Tips for Paving an Asphalt Driveway Tips for Paving an Asphalt Driveway
There are a number of significant benefits to paving a driveway, including better parking, greater curb appeal and the ability to keep the exterior of the home in tip top shape. Paving an asphalt driveway is well within the skill set of most homeowners, but it is important to do plenty of research and determine what is needed to complete the job.
Perhaps the most important part of paving an asphalt driveway takes place before the first asphalt is poured. It is important to lay down a good gravel base in order to have a well functioning driveway. A gravel base between 2 and 8 inches thick is sufficient for most jobs. A base that is either too thin or too thick will produce an inferior driveway, so pay careful attention to the base.
Asphalt itself is a mixture of aggregate, and it contains stones, sand and liquid asphalt cement. This cement is a petroleum product that is heated to the point where it becomes a liquid. This liquid cement and aggregate mixture is poured over the top of the gravel base to create the driveway.
Asphalt will produce a thick, black driveway which absorbs heat in the winter, helping to melt any new snow or ice that falls on the surface. This type of driveway is also quite durable, suffering from a minimal amount of crack damage. Even so, asphalt driveways may not be as durable in colder climates where the ground freezes below the surface.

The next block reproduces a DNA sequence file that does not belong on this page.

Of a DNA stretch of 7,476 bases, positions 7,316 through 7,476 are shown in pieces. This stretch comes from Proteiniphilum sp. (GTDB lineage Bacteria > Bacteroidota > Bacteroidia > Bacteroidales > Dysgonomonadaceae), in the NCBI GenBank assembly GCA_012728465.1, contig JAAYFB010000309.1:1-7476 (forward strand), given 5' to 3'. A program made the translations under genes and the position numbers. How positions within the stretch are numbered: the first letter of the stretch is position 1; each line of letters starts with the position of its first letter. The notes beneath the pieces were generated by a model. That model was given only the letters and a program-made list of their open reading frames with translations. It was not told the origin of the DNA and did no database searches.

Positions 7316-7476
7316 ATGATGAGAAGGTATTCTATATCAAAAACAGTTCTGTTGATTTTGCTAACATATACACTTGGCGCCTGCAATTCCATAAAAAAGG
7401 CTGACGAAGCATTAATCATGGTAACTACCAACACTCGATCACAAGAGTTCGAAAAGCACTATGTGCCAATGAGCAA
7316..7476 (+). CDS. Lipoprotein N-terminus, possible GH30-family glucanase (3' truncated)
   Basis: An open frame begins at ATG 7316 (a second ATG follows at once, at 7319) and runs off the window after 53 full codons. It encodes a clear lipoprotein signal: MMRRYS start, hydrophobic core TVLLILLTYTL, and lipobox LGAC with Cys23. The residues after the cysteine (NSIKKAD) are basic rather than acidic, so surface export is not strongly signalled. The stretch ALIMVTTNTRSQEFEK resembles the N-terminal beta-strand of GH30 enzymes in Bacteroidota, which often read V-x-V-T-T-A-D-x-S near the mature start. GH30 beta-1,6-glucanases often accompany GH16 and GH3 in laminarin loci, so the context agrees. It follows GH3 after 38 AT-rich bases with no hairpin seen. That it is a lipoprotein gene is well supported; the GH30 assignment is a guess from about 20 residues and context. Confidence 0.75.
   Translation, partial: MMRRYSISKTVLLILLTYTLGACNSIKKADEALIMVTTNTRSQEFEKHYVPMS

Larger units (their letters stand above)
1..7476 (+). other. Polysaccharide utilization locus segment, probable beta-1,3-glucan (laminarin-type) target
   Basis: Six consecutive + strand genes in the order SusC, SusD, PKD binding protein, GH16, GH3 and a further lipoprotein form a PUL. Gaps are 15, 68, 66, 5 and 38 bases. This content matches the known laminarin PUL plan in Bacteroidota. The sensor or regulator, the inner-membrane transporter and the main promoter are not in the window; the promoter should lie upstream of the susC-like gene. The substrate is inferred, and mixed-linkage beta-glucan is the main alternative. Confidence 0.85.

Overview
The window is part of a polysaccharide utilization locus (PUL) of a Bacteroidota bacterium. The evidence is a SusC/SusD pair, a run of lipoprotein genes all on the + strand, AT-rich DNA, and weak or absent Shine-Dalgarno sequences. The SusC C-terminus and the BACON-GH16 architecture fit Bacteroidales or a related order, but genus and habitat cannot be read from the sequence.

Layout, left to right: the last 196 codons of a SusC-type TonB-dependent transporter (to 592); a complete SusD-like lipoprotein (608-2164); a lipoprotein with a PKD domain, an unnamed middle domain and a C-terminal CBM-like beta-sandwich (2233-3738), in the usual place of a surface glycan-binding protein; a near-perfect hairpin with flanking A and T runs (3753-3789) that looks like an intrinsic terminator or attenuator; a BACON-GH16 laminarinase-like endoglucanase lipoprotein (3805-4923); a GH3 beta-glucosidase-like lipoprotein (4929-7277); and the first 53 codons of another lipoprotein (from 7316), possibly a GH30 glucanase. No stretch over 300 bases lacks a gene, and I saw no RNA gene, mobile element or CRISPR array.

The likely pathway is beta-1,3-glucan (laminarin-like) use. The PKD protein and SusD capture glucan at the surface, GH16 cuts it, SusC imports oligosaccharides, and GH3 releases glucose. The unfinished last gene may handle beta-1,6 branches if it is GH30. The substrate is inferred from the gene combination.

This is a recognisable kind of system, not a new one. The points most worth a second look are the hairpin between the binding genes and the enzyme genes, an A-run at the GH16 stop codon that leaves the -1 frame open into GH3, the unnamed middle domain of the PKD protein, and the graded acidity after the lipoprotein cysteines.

In order to help alleviate some of the weather damage experienced by asphalt driveway owners, paving companies and construction firms have experimented with the water composition of asphalt in order to achieve more cold resistant varieties. This more weather resistant asphalt driveway is sometimes called a chip seal, and it is made with asphalt in which 30 percent of the liquid cement in regular asphalt has been replaced with water. When the asphalt is laid down, the heat of the asphalt causes the water within the mixture to evaporate, resulting in a more weather resistant finish.
After the water has evaporated from the asphalt driveway, a layer of crushed gravel is then sprayed on top of the asphalt. A special spreader is used to scatter the small pieces of gravel over the newly poured asphalt, and a drum roller is then used to pack down the sprayed-on gravel.
Since the asphalt is still warm, it will hold onto the sprayed pieces of gravel, adding texture to the finished driveway. This is known in the industry as a "chip seal" driveway, and it is becoming increasingly popular.